Tag Archives: creativity

Not What She Deserved (Spoiler Alert)

My friend Julia and I have been watching a series called Once Upon a Time for a while now. I watched it for the first time with my friend Nick, and it was totally necessary to share. Eventually it becomes evident that the series follows a pretty basic good versus evil scenario, typical of any fantasy series, and rather apt, considering all the characters are, in fact, from fairy tales or Disney movies. Over and over again, the heroes are faced with a villain or several villains, and several problems that have to be solved. What’s great about the series is that it sometimes changes the nature of characters, so, for example, characters that were heroes in the original telling of the story, are villains in the “real world,” and characters that were once villains become heroes.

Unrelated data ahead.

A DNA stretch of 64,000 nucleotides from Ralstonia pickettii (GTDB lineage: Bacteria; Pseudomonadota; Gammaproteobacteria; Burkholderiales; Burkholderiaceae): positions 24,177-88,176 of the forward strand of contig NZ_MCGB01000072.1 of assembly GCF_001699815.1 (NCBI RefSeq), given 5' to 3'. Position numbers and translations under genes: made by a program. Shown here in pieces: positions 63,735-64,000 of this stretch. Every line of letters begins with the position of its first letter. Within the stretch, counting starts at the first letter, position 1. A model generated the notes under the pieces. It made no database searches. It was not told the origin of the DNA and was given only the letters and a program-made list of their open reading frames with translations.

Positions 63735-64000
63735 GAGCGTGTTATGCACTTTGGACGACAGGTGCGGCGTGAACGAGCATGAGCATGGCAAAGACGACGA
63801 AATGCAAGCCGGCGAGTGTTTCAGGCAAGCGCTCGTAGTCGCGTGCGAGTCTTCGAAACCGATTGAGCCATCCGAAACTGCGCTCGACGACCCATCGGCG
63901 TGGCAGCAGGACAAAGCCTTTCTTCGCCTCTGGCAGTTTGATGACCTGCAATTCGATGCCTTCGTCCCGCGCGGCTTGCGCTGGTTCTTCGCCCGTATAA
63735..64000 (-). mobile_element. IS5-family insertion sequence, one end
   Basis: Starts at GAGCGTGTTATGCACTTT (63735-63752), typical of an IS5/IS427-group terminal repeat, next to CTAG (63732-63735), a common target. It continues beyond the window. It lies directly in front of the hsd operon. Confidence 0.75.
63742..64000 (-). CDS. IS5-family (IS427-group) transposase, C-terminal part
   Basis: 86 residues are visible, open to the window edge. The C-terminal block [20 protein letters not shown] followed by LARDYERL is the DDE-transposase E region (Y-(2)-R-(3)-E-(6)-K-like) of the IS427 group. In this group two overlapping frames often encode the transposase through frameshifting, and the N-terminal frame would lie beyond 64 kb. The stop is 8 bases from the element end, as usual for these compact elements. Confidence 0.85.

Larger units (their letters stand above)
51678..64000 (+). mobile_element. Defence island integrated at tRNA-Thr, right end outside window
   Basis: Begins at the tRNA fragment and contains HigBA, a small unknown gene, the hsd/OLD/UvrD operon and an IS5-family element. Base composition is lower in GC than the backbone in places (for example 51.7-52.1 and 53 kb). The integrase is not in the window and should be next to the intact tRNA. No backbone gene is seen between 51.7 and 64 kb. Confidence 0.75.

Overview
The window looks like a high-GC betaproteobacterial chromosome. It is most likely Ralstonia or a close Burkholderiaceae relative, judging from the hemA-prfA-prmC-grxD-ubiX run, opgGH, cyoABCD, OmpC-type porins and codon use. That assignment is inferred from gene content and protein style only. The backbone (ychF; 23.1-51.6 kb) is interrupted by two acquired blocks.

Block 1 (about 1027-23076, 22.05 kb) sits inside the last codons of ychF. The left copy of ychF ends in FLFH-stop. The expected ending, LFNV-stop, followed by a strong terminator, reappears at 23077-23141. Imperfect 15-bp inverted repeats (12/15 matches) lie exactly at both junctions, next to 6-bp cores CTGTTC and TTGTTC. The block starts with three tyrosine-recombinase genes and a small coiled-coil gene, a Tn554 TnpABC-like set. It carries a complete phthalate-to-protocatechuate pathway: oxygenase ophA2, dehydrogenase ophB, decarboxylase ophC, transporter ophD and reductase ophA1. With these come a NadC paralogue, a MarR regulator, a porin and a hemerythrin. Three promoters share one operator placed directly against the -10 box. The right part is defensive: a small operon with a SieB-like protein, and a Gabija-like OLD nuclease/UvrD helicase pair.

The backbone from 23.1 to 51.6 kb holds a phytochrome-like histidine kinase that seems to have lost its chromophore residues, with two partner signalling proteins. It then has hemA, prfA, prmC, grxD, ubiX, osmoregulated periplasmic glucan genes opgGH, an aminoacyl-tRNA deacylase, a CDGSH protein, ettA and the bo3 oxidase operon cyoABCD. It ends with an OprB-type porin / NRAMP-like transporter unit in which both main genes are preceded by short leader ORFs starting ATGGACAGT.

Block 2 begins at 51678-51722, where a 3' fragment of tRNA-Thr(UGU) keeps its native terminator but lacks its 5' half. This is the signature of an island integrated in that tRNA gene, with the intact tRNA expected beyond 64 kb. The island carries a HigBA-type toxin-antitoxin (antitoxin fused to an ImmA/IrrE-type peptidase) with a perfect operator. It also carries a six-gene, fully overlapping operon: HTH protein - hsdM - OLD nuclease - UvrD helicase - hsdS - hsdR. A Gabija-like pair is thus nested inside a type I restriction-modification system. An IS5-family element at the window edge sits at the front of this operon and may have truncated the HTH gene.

One might think that a series that follows a basic good versus evil plot like this where the situations simply get more and more difficult to handle might get boring. It doesn’t. Just when you think the heroes have won and it could never possibly be worse, it gets worse. From a writer’s perspective, it’s fantastic to see just how creative these writers are.

There is one part in the series where the heroes actually get sent into the Underworld–where the Greek god Hades lives. The afterlife system in this series is actually pretty interesting. Basically, one goes to the Underworld if one has unfinished business, and one has to stay there until one has taken care of whatever that may be. Once it’s finished, one moves on, either to a better place or a worse place; in other words, Heaven or Hell. There is one character in particular who definitely does not get what she deserves. She plays a significant part in the series, and she is utterly detestable, but because of something she does for her two daughters while she is in the underworld, she moves on to the better place.